NFPA National Fire Protection Agency
RAMS Reliability, Availability, Maintainability and Safety
Reference Applicable Standards:
ASCE 21 Automated People Movers
EN 50126 Specification and Demonstration of Reliability, Availability, Maintainability and Safety
EN 50128 Railway applications - Communication, Signalling and Processing Systems - Software for Railway Control and Protection Systems
EN 50129 Railway applications Communication, Signalling and Processing Systems Safety Related Electronic Systems for Signalling
MIL STD 882 Department of Defense Standard Practice: System Safety
NFPA 130 Standard for Fixed Guideway Transit and Passenger Rail Systems
When beginning the initial design phases it is useful to set up, or establish a committee or group of people involved with the safety aspects of the delivered transportation system. At a minimum the committee must consist of representatives from the System Owner, System Supplier/ Contractor, Authority Having Jurisdiction in regards to life safety code compliance, local Fire/Life Safety Department, and local police/security. This committee is sometimes called the Safety and Security Committee, and some of the members must be knowledgeable and experienced in administering the various safety standards and codes. Note that implementing required safety measures during construction is typically not discussed nor covered by this particular committee.
In general, it is the burden of the transportation supplier to prove that the delivered system will not contain design flaws or defects that could lead to passenger injury or death, within a reasonable certainty. This not only includes the original design and as-constructed system, but also operational or maintenance procedures that if not performed correctly could endanger passengers or personnel.
The transportation system supplier prepares, maintains, and submits written documentation to this safety committee detailing the various analyses and measures they have undertaken to ensure that the delivered system will be safe for public transportation.
One of the first steps in this process if for the transportation system supplier to prepare and submit a Failure Mode and Effects Analysis (FMEA), or sometimes called a Failure Mode and Effects Criticality Analysis (FMECA). FMEAs are performed in conjunction with Hazards Analyses and used to demonstrate by analysis the consequences of failures of critical components. In this case critical being interpreted as presenting a hazard to life safety. For example, what is the resulting effect if a vehicle experiences a single brake failure, or what is the effect if a certain electrical relay fails to energize? Note that only single failures are considered. Any component failures that might result in an unsafe condition must be included in a Hazard Analysis along with mitigation.
In addition to the FMEAs, the transportation system supplier prepares and submits various Hazards Analyses and supporting documentation in accordance with ASCE 21 APM Standards and MIL STD 882. The Designated Hazard Analysis includes those failure modes identified in the FMEA as presenting a safety hazard as well as other possible hazards.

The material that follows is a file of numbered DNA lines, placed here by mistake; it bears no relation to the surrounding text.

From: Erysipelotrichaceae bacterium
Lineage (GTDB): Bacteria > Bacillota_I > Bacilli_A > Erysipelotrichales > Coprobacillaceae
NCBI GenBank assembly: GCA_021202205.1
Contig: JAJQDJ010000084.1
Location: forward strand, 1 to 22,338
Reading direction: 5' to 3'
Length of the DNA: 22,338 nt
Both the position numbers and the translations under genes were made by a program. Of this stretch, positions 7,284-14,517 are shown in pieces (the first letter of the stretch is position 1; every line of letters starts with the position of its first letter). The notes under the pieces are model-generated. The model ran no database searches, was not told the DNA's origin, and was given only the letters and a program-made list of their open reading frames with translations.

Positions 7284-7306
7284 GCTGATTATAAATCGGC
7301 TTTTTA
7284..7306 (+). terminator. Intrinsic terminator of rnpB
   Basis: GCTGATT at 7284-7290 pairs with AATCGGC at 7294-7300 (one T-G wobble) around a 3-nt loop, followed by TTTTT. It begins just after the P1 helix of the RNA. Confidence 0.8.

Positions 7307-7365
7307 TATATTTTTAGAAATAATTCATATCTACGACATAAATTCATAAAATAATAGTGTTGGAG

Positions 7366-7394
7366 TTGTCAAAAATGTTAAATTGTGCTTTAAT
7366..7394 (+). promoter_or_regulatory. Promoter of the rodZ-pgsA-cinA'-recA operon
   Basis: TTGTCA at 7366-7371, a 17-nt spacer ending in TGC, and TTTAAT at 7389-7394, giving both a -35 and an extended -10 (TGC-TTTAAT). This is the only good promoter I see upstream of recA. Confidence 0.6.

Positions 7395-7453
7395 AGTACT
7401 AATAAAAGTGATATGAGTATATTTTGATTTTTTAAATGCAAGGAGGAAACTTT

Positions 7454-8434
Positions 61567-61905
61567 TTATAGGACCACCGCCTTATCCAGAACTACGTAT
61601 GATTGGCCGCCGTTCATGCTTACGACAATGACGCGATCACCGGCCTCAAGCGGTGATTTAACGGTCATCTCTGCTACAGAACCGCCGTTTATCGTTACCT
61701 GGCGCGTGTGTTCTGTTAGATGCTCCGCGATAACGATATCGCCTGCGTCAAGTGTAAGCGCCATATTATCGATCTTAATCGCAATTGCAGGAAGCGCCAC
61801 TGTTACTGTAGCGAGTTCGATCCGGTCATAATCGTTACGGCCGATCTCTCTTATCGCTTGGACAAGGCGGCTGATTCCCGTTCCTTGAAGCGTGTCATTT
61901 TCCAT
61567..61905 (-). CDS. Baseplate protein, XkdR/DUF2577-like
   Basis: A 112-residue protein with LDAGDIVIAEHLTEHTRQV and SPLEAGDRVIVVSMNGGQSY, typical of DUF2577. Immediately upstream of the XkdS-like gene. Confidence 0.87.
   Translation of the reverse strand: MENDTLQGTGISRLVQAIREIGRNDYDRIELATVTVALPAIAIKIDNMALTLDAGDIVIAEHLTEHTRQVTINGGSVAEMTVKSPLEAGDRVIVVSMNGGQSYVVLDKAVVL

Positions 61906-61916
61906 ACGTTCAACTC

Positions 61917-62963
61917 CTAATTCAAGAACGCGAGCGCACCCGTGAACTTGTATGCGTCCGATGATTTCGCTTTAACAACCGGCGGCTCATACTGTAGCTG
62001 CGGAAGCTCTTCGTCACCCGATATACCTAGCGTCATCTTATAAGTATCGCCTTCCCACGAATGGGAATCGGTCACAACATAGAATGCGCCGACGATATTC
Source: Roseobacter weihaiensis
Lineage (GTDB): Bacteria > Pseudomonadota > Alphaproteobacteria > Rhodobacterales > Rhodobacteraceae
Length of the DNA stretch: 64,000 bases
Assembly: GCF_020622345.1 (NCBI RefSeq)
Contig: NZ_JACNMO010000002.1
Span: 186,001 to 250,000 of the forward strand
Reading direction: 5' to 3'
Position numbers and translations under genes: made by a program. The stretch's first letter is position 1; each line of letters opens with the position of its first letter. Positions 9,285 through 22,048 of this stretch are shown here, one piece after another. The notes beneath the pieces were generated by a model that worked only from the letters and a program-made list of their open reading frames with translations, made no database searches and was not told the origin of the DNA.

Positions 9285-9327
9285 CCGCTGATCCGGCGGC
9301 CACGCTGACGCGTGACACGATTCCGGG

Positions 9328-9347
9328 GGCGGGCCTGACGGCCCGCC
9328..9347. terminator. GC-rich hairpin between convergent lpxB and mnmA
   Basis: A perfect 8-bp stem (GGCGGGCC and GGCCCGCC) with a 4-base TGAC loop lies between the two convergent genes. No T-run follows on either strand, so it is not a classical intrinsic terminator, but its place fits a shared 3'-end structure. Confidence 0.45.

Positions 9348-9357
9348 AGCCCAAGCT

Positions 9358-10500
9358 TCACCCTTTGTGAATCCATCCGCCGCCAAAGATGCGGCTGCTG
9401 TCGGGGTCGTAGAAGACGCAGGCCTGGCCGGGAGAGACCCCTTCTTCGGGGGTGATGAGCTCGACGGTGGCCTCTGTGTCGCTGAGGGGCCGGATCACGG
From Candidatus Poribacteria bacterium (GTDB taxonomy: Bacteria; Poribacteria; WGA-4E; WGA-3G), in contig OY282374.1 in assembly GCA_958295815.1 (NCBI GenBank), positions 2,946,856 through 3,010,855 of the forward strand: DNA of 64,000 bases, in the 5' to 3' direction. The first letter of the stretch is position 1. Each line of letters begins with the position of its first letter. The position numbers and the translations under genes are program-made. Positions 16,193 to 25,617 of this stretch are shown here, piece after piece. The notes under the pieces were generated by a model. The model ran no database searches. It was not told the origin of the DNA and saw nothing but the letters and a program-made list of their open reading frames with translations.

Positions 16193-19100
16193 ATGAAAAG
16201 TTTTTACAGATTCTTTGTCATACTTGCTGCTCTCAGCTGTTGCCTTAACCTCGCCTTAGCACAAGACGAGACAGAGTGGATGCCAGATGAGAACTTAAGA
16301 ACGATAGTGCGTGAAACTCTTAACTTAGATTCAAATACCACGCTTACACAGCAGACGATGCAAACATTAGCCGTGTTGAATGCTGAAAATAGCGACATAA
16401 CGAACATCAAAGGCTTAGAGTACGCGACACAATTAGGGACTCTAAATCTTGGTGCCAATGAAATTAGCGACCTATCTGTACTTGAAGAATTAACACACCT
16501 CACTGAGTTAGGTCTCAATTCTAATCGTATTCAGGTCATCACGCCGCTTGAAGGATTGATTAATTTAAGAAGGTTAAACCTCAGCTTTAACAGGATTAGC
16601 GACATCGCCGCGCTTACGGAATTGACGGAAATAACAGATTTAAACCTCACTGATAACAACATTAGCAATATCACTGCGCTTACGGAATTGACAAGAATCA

Typical examples from a Hazard Analysis:
Hazard Possible Cause Consequences Mitigation Fire inside vehicle Faulty/faulted wiring
Smoke Inhalation by Passengers
1. Require all vehicle wiring to be protected by circuit breakers
2. Require all vehicle wiring to be low smoke/zero halogen
3. Require fire barrier separation between high voltage/high power wiring and vehicle interior
Fire inside vehicle Hot power wiring or vehicle equipment igniting vehicle interior, or passenger induced
Smoke Inhalation by Passengers
1. Require vehicle interiors to be constructed with non flammable materials.
2. Require vehicle interiors to be constructed using only low smoke/zero halogen materials.
Passengers exit moving vehicle Passengers opening vehicle doors Falling/impact hazard to passengers
1. Require the vehicle doors to be locked such that they can only be opened when the vehicle is at zero speed.
2. Require the vehicle doors to be monitored such that the vehicle stops if a passenger unlocks a door.
Note that Hazards may be mitigated by design where reasonable/practical or procedure where not reasonable to mitigate by design.
During the construction process members of the safety group perform inspections of identified hazards to insure that the proposed mitigations have been implemented appropriately. These inspections will include reviews of operational and maintenance procedures that were identified as necessary to mitigate certain hazards.
During all phases of the project an independent safety organization comprising of specialists in safety standards and codes performs periodic reviews of the projects safety related documentation and audits of the actual construction.
All of the safety related documentation, including Hazards Analyses, FMEAs, field inspections, reports, letter of Approval from the independent safety organization, etc. are assembled to form a safety case which is then submitted to the governmental certifying body for review and approval. If approved, the transportation system receives a safety certification allowing it to operate and carry passengers.
Finally, note that safety certifications for a given system are just that, for the system analyzed. Altering components (hardware or software), or procedures may invalidate the safety certification if they affect the safety aspects, or design of the system, and the Operations and Maintenance company is not allowed to make the decision as to whether or not it is safe to change, alter, or modify system designs. These decisions must be documented and submitted to the original supplier for review and approval since they could potentially affect the safety integrity of the system.
Fatal Defect: Chasing Killer Computer Bugs by Ivars Peterson
This is an excellent compilation of stories of design flaws that inadvertently caused system failures, loss of equipment, and sometimes loss of life. I highly recommend that at least one, maybe two people within a PRT suppliers organization read this book.
Last modified: June 12, 2012